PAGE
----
Virus could cause 28 mn cancelled surgeries globally: study
PARIS, May 15, 2020 (BSS/AFP) – Some 28.4 million planned surgeries could
be cancelled or postponed globally due to the new coronavirus pandemic,
according to new research warning that huge backlogs risk “potentially
devastating” consequences for patients and health systems.
The study, published this week in the British Journal of Surgery, modelled
the expected number of elective operations that would be put on hold in 190
countries during a 12-week peak of COVID-19 disruption.
Hospitals in countries grappling with major coronavirus outbreaks have
postponed most non-emergency procedures to avoid putting patients at risk,
redeploying staff and resources to the virus response.
Researchers from the COVIDSurg Collaborative, an information sharing
network of surgeons and anaesthetists in 77 countries, estimated that some
2.4 million operations would be cancelled per week in the period, or 28.4
million in total.
They called on governments to urgently develop recovery plans to clear the
backlog of surgeries and prepare for possible further waves of COVID-19
“Cancelling elective surgery at this scale will have substantial impact on
patients and cumulative, potentially devastating consequences for health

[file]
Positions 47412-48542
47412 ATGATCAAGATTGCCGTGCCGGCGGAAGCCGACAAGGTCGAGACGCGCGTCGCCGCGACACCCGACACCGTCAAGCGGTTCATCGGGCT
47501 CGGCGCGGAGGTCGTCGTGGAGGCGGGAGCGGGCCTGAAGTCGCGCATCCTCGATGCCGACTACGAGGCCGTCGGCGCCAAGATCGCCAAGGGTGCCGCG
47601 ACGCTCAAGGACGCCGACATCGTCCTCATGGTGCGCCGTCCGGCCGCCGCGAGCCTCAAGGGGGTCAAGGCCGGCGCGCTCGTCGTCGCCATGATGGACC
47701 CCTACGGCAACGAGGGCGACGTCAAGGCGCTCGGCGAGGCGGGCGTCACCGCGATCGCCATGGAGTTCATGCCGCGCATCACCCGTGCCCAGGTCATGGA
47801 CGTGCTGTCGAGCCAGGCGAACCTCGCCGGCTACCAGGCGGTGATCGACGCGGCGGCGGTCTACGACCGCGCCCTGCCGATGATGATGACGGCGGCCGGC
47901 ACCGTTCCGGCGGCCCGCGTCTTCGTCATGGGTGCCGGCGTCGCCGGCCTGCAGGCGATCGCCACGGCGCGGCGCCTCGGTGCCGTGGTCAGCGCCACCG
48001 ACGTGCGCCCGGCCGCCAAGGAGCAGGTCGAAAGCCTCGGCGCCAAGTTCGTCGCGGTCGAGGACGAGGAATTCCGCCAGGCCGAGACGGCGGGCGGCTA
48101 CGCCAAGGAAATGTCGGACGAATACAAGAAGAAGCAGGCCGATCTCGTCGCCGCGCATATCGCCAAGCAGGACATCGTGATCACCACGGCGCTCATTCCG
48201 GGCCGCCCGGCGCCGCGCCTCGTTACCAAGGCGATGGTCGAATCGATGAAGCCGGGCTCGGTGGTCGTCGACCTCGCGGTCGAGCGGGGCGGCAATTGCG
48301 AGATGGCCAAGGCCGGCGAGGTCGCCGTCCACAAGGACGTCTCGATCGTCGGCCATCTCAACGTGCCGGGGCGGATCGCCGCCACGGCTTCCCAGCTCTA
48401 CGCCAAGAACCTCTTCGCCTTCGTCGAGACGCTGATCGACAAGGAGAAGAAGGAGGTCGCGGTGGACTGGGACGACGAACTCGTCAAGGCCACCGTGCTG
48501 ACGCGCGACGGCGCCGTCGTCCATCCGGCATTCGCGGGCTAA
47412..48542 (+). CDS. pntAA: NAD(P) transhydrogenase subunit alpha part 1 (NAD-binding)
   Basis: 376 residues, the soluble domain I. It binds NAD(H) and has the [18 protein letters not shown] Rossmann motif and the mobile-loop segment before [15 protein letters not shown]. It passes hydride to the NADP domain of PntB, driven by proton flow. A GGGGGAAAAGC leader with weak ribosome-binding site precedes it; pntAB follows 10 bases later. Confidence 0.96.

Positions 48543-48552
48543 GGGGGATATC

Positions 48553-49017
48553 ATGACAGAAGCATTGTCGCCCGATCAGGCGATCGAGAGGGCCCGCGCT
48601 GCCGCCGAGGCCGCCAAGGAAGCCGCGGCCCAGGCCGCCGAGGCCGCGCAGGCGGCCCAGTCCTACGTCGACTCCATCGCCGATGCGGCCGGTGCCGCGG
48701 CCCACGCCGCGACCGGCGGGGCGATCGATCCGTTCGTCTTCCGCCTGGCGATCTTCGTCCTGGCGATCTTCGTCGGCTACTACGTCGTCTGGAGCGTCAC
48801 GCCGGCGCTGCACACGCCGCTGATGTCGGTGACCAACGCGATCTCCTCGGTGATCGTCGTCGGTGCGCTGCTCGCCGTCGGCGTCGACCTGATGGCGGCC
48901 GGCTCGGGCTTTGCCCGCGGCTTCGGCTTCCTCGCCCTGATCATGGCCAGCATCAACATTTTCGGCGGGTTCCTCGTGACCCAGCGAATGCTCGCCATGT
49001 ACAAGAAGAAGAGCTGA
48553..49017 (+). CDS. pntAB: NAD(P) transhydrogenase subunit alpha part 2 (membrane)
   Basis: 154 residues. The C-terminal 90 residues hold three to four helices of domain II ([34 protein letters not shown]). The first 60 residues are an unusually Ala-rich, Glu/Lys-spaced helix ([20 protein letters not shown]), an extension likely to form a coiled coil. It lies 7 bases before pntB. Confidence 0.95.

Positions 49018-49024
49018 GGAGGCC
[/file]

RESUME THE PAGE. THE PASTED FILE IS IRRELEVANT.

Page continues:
systems worldwide,” the authors said.
“Delaying time-sensitive elective operations, such as cancer or transplant
surgery, may lead to deteriorating health, worsening quality of life, and
Globally, around 82 percent of benign surgeries, 38 percent of cancer
operations and around a quarter of elective Caesarean sections would be
cancelled or postponed, the study found.
It said that it would take an average of 45 weeks to clear the backlog,
assuming that countries boost their normal surgical volume by 20 percent.
The researchers used survey data from specialists at 359 hospitals in 71
countries, as well as information on normal surgery rates to model the likely
effect across 190 countries.
Their estimate that the peak surge of infections would last around 12 weeks
was based on the experience of China’s Hubei province, where the virus